Care for caregivers

Unrealistic expectation of being able to provide all-round care at all the time to chronically ill patients may lead to caregiver burnout and fatigue

Care for caregivers

"Remember that even on planes it is said that before putting on others' oxygen masks, you must put on yours first. The same rule applies to caregiving."

Mr. X was a caregiver who brought in his wife for a consultation at the psychiatrist's office. She had been diagnosed with cancer, was undergoing chemotherapy and referred for depression. During the meticulous details that Mr. X gave about his wife, it appeared he went on and on about how he was trying his best, but she just didn't seem to be getting any better. In fact, he was "angry" that despite his sincere efforts, she had remission of cancer and now even depression. He cited he felt hopeless and had started to become irritable with his wife despite knowing that was detrimental and useless. Mr. X was facing caregiver burnout and beginning to experience caregiver compassion fatigue.

Caregiving is rewarding yet stressful. Chronic conditions like cancer, Parkinson's, Alzheimer's, disabilities, certain neuromuscular degenerative conditions, mental health conditions where the person isn't functional etc. require long-term care. Caregiver burnout is a state of physical, emotional, and mental exhaustion leading to a change in attitude, from positive and caring to negative, forceful and even unconcerned.

Compassion fatigue is the loss of the ability to empathize and have compassion for other people, including the person you're caring for. Caregivers who are "burned out" may experience fatigue, stress, anxiety and depression.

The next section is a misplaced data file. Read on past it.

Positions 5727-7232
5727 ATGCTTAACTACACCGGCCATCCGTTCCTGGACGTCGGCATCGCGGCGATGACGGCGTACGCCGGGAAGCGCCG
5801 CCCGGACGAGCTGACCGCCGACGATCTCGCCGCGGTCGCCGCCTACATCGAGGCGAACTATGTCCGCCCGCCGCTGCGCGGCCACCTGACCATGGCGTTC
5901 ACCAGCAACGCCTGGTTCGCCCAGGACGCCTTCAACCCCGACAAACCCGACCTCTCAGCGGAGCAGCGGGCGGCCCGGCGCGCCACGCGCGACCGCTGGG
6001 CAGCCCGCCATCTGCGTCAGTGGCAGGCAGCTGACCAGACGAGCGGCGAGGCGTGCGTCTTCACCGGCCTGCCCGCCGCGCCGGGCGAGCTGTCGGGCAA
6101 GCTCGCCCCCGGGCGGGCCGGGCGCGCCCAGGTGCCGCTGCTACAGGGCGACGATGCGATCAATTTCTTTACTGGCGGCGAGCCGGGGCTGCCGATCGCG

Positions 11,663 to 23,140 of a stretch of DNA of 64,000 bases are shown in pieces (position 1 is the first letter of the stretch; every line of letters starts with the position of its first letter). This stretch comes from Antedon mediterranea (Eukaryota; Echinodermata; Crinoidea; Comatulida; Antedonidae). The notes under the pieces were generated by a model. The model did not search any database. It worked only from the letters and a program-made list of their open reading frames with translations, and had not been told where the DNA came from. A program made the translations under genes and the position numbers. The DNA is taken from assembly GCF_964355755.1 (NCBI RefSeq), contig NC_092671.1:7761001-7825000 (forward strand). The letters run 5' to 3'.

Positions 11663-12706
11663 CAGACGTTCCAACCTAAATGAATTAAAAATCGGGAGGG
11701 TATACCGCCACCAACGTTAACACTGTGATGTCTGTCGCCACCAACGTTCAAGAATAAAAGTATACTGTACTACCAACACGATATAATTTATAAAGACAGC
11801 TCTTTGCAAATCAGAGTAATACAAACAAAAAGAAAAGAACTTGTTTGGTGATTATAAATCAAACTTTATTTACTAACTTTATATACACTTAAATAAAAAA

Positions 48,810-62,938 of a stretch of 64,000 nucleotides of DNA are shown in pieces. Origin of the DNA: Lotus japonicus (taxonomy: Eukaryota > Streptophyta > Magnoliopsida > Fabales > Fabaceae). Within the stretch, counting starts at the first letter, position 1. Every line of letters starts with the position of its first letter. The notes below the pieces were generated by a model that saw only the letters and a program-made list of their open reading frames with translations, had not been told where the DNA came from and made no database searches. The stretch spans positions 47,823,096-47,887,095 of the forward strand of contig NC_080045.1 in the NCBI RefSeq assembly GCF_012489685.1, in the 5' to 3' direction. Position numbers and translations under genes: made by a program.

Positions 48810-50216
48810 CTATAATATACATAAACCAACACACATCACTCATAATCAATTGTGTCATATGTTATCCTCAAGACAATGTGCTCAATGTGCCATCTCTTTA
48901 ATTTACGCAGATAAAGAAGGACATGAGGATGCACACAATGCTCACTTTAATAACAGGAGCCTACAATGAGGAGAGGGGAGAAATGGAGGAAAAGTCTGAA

It may present be as:

⁕Mood changes: low mood, lack of enthusiasm and loss of interest in activities previously enjoyed

⁕Irritability, lack of patience with the sick family member or others

⁕Hopeless, helpless attitude

⁕Anger outbursts either at self, the patient or even medical fraternity

⁕Withdrawal from friends, family and other loved ones

⁕Loss of interest in activities previously enjoyed

⁕Changes in appetite, weight or both.

⁕Changes in sleep patterns

⁕Getting sick more often themselves

⁕Resorting to substance abuse or numbing agents to escape the pain

⁕Emotional and physical exhaustion

The reason for this compassion fatigue and caregivers' burnout is due to an unrealistic expectation that as a caregiver one must always be there for the patient, endure suffering themselves and have an invariably positive effect on the health and happiness of the patient. This extreme overidentification with a 'healer' role can be confusing. Most caregivers also feel helpless with resources, may not get the help they need or may not even ask for help. Instead, they keep trying to provide the help to do more than they are able — physically, emotionally or financially. Some caregivers even see taking time off for themselves as an act of selfishness and feel guilty.

How can you prevent caregiver burnout?

⁕Identify it timely.

⁕Take mindful breaks.

⁕Trust others with the patient like you trust yourself.

⁕Ask for help. It is necessary.

⁕Exercise, meditate, eat healthy and sleep well.

⁕Join a group of caregivers or even speak to a mental health specialist.

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